Are you looking into lining interior walls? If so, then you may be a good DIYer. Although this is a fair-sized job, but it still requires the skills and expertise of a professional handy person. We have given an easy step-by-step guide that you can follow to come up with an appealing finishing that will make your friends to look around and admire your work, whenever they will visit you.
Before you start the work, match the linings or lath and plaster laid over the timber. These often provide framing, bracing along with an appealing wall finishing. You will require a skilled engineer or company like Interior Drywall Solutions before replacement. You can also consult a doctor, if you are unsure when removing old interior wall linings.
Note – When plasterboard is needed to offer bracing performance, it becomes a Restricted Building Work and must be performed or supervised by a Certified Building Practitioner.
Gib board supply should be handled with care, as it is an essential finishing material. You must not sit or walk on stacks of plasterboard. Always carry plasterboard on its edge. Plasterboard Sheets are easier to carry as well as less likely to break or crack. When taking out a sheet from the stack, make sure not to drag a sheet across the one that is placed below as it can deteriorate the face paper.
The plasterboard sheets must be stacked in a neat and clear flat stack, to prevent any damage to its edges, surfaces and ends. The stacks of plasterboard must be restricted to only 20 stacks of 20 sheets and must be stored on a non-concrete surface to reduce the risk of structural damage because of point loading. In case if the storage of plasterboard is done on a new concrete floor, it should be either placed in an elevated position or on a piece of waterproof polythene sheet so as to avoid picking up moisture from the concrete.
Wall Preparation is more important than anything else to accomplish a good finish. So before applying plasterboard, you must take your time to ensure that the surface is as flat and straight as possible.
The plasterboard must be fixed horizontally, so that the joints are below eye-level. Consequently, if there are any imperfections, it will be hardly visible. And if joints are completed slightly raised, any striking light from lights or windows will not show a shadow line. Gluing and screwing decreases the number of mechanical fixings in the face of the plasterboard, so reducing the number of possible defects or imperfections which may be caused by problems such as ‘popping’. Popping is often caused by wet timber.
Horizontal fixing of the board is done by using square edge/taper edge as it makes installation of cove/cornice and skirting very easy. Typical stud spacing must be at a maximum of 16”. When fixing the end joints horizontally, these should be staggered a minimum of one stud apart, 600mm.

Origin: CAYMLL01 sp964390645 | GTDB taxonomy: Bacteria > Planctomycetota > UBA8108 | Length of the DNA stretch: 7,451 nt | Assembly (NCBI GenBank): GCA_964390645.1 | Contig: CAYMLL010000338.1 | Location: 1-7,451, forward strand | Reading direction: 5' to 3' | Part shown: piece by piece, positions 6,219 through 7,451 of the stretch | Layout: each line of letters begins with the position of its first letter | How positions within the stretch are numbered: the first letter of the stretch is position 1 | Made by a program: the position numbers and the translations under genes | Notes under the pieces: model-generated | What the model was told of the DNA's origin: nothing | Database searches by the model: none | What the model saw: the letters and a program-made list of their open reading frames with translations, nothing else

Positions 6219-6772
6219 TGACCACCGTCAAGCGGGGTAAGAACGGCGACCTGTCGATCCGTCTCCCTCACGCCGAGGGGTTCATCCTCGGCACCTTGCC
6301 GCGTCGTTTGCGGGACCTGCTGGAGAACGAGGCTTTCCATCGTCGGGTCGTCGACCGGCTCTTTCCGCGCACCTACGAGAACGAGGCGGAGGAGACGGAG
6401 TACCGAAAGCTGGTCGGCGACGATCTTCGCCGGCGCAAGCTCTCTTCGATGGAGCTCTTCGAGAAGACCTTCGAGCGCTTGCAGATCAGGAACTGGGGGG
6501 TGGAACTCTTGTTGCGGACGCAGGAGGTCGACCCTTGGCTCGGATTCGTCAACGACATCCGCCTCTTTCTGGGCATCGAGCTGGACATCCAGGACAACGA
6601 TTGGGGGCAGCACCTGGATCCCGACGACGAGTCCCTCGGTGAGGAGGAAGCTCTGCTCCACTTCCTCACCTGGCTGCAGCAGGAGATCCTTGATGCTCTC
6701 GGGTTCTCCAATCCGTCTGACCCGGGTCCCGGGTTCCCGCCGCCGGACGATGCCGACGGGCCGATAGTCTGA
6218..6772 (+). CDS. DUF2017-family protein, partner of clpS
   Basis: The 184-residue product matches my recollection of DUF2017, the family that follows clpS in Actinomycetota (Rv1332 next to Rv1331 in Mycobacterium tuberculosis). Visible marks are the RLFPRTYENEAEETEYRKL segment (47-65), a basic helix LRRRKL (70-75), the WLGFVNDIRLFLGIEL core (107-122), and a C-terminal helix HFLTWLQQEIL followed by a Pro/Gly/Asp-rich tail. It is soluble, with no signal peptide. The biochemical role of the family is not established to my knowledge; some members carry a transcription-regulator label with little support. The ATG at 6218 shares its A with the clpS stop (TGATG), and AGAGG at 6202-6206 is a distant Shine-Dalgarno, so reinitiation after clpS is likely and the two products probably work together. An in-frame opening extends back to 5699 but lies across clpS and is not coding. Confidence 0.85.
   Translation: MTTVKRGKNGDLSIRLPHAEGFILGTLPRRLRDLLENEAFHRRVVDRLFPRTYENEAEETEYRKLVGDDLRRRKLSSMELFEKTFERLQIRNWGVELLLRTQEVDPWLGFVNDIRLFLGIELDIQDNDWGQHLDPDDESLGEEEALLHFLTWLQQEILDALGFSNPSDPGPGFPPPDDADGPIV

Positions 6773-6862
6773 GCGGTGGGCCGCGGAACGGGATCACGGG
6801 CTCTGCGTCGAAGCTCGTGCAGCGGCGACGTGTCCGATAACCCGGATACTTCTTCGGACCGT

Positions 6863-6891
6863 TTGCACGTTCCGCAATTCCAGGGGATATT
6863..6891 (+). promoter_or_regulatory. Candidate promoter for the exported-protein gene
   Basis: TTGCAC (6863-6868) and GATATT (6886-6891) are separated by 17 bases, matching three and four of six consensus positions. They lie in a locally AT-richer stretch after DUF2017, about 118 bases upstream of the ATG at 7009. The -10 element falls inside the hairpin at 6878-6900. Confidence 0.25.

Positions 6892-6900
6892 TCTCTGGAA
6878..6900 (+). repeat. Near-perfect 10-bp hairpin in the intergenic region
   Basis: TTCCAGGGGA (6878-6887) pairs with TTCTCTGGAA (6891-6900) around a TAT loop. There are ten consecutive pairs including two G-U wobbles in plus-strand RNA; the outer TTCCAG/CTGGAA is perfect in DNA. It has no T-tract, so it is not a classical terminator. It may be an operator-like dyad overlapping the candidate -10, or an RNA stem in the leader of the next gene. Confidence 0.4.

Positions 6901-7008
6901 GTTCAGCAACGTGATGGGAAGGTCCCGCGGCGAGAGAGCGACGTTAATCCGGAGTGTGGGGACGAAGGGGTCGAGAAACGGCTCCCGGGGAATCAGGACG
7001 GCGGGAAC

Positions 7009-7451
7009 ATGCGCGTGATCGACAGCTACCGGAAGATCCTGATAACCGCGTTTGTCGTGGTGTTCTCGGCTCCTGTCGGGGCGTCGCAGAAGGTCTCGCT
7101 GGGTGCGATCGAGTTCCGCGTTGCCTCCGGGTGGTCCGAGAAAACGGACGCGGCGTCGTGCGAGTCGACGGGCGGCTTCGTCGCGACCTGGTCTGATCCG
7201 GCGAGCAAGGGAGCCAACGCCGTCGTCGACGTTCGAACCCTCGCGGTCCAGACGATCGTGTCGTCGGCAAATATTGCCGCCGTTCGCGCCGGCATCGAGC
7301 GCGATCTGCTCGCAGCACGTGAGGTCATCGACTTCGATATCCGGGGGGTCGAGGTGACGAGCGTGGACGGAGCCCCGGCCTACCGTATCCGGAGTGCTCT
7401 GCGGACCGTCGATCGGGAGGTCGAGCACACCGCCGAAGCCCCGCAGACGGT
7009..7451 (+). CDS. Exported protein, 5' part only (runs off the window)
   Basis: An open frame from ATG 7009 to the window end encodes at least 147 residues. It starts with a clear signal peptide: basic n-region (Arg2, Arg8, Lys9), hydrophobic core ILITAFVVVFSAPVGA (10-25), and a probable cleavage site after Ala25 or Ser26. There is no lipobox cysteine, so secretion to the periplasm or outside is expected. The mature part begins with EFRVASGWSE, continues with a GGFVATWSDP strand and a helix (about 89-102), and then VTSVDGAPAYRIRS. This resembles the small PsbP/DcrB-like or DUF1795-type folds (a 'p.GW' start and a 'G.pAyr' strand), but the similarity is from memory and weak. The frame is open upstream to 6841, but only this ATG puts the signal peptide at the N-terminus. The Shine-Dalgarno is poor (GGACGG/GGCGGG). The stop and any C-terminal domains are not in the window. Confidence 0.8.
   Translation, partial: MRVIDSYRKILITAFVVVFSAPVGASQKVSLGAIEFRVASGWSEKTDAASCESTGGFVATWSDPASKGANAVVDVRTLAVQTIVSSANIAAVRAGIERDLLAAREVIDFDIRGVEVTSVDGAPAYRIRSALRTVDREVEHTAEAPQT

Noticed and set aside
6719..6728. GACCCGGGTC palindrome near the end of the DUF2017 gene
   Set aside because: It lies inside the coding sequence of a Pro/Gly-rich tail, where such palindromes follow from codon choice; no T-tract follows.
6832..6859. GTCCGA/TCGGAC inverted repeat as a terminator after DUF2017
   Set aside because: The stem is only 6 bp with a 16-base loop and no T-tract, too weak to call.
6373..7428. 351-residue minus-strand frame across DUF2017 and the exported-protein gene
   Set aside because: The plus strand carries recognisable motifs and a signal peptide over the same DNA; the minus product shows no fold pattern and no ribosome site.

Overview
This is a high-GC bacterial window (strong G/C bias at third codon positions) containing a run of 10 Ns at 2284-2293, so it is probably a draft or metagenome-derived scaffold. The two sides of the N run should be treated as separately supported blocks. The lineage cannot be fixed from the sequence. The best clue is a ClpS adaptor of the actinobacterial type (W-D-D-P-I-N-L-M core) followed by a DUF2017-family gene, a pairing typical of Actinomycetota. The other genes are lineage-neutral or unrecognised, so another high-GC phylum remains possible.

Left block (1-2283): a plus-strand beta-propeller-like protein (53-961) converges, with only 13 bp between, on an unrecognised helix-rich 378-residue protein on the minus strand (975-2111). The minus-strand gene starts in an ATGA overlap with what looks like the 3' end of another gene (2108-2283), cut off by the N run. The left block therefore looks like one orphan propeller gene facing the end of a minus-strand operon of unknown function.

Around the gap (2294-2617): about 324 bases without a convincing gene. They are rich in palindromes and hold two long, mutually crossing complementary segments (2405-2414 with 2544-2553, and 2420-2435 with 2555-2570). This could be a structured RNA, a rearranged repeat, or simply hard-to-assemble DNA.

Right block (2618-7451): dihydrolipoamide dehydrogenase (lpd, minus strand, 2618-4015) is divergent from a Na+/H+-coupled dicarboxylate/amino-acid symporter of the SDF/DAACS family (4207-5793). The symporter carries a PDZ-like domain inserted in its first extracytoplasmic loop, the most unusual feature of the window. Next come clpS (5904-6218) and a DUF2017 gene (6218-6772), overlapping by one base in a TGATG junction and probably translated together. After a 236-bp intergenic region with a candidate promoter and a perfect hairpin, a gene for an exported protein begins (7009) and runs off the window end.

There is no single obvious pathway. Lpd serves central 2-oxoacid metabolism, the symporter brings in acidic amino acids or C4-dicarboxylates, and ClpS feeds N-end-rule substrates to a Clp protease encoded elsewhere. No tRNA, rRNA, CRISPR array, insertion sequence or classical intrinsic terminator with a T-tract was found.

For traditional or existing homes, trimmed plasterboard sheets are required for stud spacing, when fixing vertically.
Note- Avoid making joints above, below or within 200mm of the corners of doors or windows.
You must use the following method, for cutting out the openings like an electrical outlet or switch box:
The best method of fixing Gib Board is using the plasterboard screws and glue. The Plasterboard screws should be used around the circumference of the sheet and for the rest of the areas that directly touch the wall framing, glue should be used.
For appropriate and smooth surface, use GIBFix® All Bond or GIBFix®. Check that the framing is neat and free from both oil and dust. Make sure to apply adhesive at suitable spacing by using a gun. Use a glue daub of approx. Same diameter like that of the framing timber stud. After using glue over the sheet, install it immediately to prevent the skinning of glue, which may result in poor adhesion.
Grasp the sheet firmly against the framing, when fixing the screws in it. Install the plasterboard screws, below the sheet while leaving the paper intact.
When installing the plasterboard vertically, start from the window or door. First cut the first sheet to install so that all the joints are further than 200mm from the windows or doors corner. Also make sure that the joints extend to a minimum of 200mm and beyond the corner of the windows or doors edge.
Use Architraves for the best practice. However, there are a few effective tips, if you are restricted to the use of grooved jambs and want the best results.
For fixing the sheets at the internal corner, butt the second sheet against the first and then tighten the second sheet to the stud.
In order to attach the sheets at an external corner, join the end of the second board over the end of the first one. Ensure that the sheets overlap each other neatly and the second board does not extend over the face of the first. You must tighten both the sheets to a common stud. Once the sheets have been installed in place, fix the plastic or metal external corners in position to provide a neat edge for stopping. It will help in protecting the edges of the board and also make the board stopping easier.
Before commencing the GIB stopping, check that all the fixings, nails or screws are seated below the board surface. If there are some areas, which are more than 2mm deeper, fill them with a setting compound and leave it to dry.
Once the sanding is done, draw the imperfections and defects with a pencil, and then again touch-up these areas with compound. Leave it to dry and sand. You may repeat this process until you get the desired finish.